Residents seek oil, gas regulations do-over

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Expert who resigned says situation can be salvaged

Retired petroleum engineer Grant Thayer says he acted hastily after Elbert County commissioners voted to reject an amendment to the land-use code and the accompanying memorandum of understanding that would have formalized the county’s process for oil and gas exploration.

Thayer resigned from the county’s all-volunteer editing committee — the group that helped prepared the controversial documents — shortly after the board’s July 10 vote, citing “lack of leadership” on the matter, resulting in what some have labeled an ambush vote.

But Thayer cedes that with clarity of time he’s been able to reflect.

“We can fix this,” Thayer told commissioners on Aug. 14. “I think we can take a lot of the negatives here and turn them into a positive, and the positive I’d like to suggest is that the BOCC return the regulations as written to the editing committee, recognizing there are some points that need either clarification or need to be rewritten.”

Thayer says the perhaps the biggest mistake made was the fact the documents in question have been referred to as oil and gas regulations.

“We don’t have oil and gas regulations,” he explained. “What we have is really an oil and gas surface mitigation program…and the goal was to focus on the fact there will impacts to the county, to our roads, infrastructure and population.”

Thayer also explained many everyday words take on different meanings when applied to contracts in the oil and gas industry and that with another chance, and more guidance, the project could be salvaged.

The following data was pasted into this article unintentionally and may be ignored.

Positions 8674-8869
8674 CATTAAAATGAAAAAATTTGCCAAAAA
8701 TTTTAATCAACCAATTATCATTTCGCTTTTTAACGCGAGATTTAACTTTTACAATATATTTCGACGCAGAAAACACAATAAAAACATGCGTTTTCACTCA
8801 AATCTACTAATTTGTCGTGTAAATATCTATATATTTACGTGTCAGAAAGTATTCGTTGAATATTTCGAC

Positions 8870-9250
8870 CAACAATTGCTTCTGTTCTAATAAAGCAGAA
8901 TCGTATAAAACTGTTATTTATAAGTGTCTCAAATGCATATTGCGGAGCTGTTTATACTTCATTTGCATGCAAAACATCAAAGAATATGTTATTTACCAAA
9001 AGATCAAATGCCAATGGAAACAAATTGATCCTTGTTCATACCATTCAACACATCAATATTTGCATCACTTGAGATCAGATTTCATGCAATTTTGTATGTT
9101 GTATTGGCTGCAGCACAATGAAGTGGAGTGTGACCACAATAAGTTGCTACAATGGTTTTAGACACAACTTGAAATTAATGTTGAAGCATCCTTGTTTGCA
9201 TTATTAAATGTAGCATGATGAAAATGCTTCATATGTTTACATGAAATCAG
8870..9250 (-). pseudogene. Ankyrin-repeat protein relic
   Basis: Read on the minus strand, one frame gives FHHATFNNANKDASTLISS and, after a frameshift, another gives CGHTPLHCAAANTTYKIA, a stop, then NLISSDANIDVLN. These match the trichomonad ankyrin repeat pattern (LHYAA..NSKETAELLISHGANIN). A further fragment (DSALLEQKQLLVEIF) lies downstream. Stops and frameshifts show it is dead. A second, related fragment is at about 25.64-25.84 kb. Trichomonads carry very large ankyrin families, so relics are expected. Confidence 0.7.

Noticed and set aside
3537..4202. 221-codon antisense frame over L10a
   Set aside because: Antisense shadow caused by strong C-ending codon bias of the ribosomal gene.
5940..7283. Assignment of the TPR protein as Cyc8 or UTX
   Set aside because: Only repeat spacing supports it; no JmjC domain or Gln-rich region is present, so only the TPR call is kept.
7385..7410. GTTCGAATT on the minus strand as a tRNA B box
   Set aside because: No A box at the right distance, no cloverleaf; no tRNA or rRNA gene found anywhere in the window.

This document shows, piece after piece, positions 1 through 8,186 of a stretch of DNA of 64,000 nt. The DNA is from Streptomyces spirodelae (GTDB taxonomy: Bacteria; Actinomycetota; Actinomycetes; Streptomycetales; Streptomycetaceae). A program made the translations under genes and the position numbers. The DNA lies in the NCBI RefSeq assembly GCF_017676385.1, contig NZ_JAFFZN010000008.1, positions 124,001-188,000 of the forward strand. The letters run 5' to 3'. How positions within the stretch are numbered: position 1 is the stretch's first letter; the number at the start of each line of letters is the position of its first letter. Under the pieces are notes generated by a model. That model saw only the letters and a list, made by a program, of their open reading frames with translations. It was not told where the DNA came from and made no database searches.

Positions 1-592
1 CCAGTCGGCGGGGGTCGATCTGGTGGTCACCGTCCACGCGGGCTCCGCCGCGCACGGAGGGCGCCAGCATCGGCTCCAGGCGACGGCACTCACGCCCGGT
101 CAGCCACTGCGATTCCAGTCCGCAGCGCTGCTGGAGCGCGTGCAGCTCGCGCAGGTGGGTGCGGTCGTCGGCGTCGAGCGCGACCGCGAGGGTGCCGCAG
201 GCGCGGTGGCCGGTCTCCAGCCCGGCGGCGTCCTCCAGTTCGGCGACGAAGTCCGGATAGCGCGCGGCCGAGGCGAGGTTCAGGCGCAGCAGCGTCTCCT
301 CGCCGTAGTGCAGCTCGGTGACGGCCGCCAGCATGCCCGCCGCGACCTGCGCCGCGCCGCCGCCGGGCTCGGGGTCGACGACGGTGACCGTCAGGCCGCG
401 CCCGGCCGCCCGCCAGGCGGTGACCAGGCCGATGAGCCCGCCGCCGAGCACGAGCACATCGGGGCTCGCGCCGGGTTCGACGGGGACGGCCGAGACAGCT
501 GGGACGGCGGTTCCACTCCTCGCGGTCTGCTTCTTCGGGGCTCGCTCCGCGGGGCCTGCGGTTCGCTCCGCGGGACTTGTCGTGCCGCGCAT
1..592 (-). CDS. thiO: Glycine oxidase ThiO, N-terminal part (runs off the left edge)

“One of the things I’ve learned, looking back as an executive in the oil gas industry,” he said, “is that language is important; and that a lot of everyday terms have different meaning to the industry — and if you don’t understand the language, you’re not going to be able to negotiate a very effective MOU.”

Board of County Commissioners Chairman Robert Rowland, who, at times, has questioned the legality of the editing committee’s work, reminded the packed room the county has a process for amending zoning regulations, and that it should be followed.

“I think by recognizing reasons for the negative vote,” Thayer told Rowland, “and I think with some effort and willingness to accommodate each other’s ideas we can resolve this very easily and come up with a document that is uniquely Elbert County and that will work.”

Elbert County Resident Paul Crisan agrees that compromise is needed.

“Not only has this become a confusing issue in the county, it has also become a very divisive issue,” he said.

Lack of trust between the county and its residents, said Crisan, has contributed to the impasse.

“If we could just get this back on track and bring it through the process…because we have to,” Crisan said. “Right now we’re sitting here with nothing and it’s causing a lot of unrest in the county.”

While commissioners acknowledged the request, a decision on the matter is not expected until later.

“Of all the questions I’ve heard brought up about the oil and gas regulations,” said Thayer, “they are all easily resolvable.”